4. Star Wars: Episode III – Revenge of the Sith (2005)
By Revenge of the Sith in 2005, Lucas was so close to connecting his prequel trilogy to the magic of his original creation that his 3rd turn-of-the-century movie couldn’t fail but to offer at least glimpses of the magic of what made Star Wars so popular, making for a much more watchable prequel entry than both The Phantom Menace and Attack of the Clones. Here, Lucas offered answers to questions he’d teased for decades and hit his stride in presenting the philosophy of the dark side and therefore the spiritual stakes at play in each of the film’s battles. But with a prequel comes the inherent problem of having very low physical stakes – audiences know who’s going to live and who’s going to die – and therefore a struggle with connecting audiences to the narrative twists and turns they may ordinarily get hooked to. While some elements of this film were to a standard long associated with Star Wars and therefore Lucas himself, other elements were simply ill-fitted to such a beloved series and such a well respected creator. Lucas has, to this day, never directed again; his issues in bringing the prequel trilogy to the big screen compounding his clear lack of passion for the role. In the hands of any other director, Revenge of the Sith, just like the other prequel entries, would have been panned by critics, ripped apart by audiences and denounced as less-than Star Wars by just about everyone who came into contact with it – which illustrates everything that anyone needs to know about the film’s quality – but because it was Lucas, it got a pass, and a pass that just-so happened to be slightly wider than those given to the other two films.
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3. THX 1138 (1971)
A film that was released to an absent chorus of appreciation, Lucas’ first feature THX 1138 paints the picture of a filmmaker with an immensely vivid imagination and a mind sensible enough to control it. The 1971 release, that stars Robert Duvall and Donald Pleasence, and chronicles humans living underground 500 years in the future, has a lot in common with the visually appealing science fiction offerings of the period, not least the 2001: A Space Odyssey, 1984 and Soylent Green. Though criticised at the time for being somewhat formulaic as a narrative (where have we heard that before?), THX 1138 remains watchable for its imaginative and in some places timeless visuals, Lucas’ arrival in the industry under the recommendation of Francis Ford Coppola being one that would lay the groundwork for the following two releases – his best ever – and marking a clear standard-bearer that his prequels (released in some cases 30 years later) sadly couldn’t live up to.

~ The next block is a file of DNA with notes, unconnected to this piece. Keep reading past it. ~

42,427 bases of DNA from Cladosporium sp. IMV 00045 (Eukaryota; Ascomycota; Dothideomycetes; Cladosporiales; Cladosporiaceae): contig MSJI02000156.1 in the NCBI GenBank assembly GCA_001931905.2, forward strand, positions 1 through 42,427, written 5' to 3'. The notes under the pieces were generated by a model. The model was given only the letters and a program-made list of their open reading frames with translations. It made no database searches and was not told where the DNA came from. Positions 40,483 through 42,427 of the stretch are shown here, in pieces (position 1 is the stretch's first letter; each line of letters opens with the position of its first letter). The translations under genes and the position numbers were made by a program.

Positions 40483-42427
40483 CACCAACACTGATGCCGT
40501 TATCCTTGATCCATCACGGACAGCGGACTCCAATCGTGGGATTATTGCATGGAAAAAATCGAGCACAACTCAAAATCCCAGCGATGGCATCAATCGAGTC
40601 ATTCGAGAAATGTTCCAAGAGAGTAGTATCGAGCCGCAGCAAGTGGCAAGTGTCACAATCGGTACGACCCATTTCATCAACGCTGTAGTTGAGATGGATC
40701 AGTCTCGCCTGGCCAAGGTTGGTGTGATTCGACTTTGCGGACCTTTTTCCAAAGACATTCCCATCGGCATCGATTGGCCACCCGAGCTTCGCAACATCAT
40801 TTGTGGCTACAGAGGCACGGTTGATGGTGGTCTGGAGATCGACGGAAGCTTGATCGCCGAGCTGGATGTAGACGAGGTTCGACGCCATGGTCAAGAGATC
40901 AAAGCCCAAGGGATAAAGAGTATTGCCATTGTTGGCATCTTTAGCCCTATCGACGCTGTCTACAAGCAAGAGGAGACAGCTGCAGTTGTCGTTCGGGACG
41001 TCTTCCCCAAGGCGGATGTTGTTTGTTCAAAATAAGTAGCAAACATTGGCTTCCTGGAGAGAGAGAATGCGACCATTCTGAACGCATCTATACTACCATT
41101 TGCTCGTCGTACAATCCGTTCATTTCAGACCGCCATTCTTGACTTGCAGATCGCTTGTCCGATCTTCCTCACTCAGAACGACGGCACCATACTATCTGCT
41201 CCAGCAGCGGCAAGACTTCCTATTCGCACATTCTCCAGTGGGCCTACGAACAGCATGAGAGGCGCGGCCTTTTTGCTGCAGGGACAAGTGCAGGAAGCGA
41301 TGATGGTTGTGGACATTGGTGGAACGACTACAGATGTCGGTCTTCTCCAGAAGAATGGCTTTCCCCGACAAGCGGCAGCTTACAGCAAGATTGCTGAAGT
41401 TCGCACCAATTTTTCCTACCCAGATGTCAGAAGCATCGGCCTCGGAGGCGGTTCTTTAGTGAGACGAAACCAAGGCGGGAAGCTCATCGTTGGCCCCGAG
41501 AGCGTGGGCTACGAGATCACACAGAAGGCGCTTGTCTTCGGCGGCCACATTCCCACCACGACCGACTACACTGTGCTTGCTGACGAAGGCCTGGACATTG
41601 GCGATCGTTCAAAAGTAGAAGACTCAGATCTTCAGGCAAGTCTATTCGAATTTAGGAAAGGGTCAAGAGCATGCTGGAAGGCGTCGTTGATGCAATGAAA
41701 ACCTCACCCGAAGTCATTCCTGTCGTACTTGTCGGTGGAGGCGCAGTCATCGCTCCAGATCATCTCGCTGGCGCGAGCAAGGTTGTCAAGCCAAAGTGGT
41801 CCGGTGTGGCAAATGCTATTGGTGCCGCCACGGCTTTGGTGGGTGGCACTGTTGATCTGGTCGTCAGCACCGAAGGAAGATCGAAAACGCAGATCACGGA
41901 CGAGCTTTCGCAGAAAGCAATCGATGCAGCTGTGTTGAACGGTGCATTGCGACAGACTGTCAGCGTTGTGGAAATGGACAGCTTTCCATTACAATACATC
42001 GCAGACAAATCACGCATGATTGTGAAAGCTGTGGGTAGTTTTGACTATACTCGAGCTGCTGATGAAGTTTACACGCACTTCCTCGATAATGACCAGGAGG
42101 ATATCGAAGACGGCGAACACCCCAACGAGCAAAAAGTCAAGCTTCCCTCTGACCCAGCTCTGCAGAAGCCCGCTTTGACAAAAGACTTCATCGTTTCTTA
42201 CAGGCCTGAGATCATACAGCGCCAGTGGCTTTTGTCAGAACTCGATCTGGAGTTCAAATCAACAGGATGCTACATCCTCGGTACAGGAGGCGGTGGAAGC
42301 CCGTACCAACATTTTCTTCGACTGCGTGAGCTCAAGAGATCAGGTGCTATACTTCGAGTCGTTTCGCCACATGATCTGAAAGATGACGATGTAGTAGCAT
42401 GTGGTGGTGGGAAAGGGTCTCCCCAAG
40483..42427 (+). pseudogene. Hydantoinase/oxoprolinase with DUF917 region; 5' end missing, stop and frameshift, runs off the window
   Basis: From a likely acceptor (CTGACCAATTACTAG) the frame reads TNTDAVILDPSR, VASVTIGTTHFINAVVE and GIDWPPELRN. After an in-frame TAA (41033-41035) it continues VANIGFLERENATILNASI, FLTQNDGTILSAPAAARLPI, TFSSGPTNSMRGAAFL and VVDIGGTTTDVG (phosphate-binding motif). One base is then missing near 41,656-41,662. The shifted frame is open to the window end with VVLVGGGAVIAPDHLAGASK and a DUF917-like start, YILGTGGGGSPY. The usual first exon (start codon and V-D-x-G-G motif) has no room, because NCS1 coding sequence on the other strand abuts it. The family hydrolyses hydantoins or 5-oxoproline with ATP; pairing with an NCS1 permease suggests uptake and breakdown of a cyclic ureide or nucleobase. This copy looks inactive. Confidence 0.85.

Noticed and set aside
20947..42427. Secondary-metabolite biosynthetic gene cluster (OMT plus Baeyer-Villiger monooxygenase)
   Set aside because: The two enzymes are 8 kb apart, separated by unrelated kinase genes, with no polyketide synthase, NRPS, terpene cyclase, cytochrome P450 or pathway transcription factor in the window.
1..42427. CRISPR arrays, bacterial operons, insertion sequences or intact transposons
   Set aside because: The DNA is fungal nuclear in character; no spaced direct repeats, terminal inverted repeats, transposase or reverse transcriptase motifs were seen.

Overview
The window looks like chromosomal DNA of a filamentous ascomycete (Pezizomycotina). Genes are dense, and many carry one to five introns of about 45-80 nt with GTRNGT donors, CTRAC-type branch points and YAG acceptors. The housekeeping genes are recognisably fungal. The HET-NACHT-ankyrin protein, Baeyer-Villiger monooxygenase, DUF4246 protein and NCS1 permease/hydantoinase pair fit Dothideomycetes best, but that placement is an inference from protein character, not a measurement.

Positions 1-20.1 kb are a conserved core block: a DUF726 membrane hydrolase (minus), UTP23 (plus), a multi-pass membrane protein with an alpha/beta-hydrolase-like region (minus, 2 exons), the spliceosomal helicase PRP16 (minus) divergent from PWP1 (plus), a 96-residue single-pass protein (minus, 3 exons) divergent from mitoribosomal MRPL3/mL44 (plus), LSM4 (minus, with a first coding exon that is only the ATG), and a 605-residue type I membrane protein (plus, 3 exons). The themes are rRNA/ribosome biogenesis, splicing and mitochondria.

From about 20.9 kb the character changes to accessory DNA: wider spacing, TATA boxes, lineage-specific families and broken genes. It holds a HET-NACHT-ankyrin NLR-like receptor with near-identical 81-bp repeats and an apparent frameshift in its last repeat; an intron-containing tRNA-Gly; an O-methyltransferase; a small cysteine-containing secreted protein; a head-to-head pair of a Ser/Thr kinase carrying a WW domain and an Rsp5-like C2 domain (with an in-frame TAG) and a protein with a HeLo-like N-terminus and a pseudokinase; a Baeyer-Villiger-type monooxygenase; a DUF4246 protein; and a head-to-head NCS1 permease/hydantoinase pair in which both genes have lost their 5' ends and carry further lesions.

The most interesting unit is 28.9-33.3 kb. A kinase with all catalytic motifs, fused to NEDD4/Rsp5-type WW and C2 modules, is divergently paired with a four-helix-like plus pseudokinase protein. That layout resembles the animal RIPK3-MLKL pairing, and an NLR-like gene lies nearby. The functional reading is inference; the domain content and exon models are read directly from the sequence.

2. American Graffiti (1973)
A love letter to his adolesence, Lucas’ American Graffiti was a strong (albeit vastly different) springboard onto his Star Wars franchise, the filmmaker’s work in this 1973 sleeper hit being touted as inspiration for a number of the following decades’ best directors including Richard Linklater (who would revisit the era of his own youth with Everybody Wants Some and Dazed and Confused) and Steven Spielberg.
Like American history being contained within a snow-globe, this All-American affair speaks of a loss of hope in the American dream to contemporary audiences, keeping the value of the film high even in the more spectacle-focused era we currently live in. Starring Richard Dreyfuss (who would later star in Jaws), this entry into the Lucas filmography can be considered one of American cinema’s very best offerings of the 1970s; a certifiable list-topper for almost anyone else, but not this extraordinary filmmaker.
1. Star Wars (1977)
Was it ever likely to be anything else?
Star Wars (1977) was not only an incredible movie filled to the brim with exciting set-pieces, relateable characters, remarkable CGI and riveting narrative stakes, but it was a spectacle unlike almost anything cinema had ever seen. The concoction of sci-fi and western tropes Lucas combined for this record-shattering movie confirmed the establishment of the blockbuster just years after Lucas’ good pal Steven Spielberg created it with Jaws (1975), and set into motion the pop culture machine that is the Star Wars IP in the modern day.
With all the circus surrounding Star Wars in the contemporary space, it is perhaps uncommon that people look more deeply at its first release than they should; this arguably cinema-saving piece forming a connection with people around the globe like nothing else in movie history through the above-mentioned factors, iconic characters (with performances to match) and one of the most instantly recognisable scores ever made, courtesy of John Williams.
Regardless of what the consensus reads regarding Lucas’ prequels, his creation of Star Wars as a brand shall be his legacy, though his direction of the first Star Wars film should not go without praise. A filmmaker and creator as important to film as the great authors are to literature and the artists are to painting, Lucas’ contribution will be remembered as being vast and progressive in a lot of the industry’s sectors, but it will be Star Wars (1977) that will provide the visuals to any career retrospective.
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But what do you think? Would you have ranked the films differently? Make sure to let us know in the comments!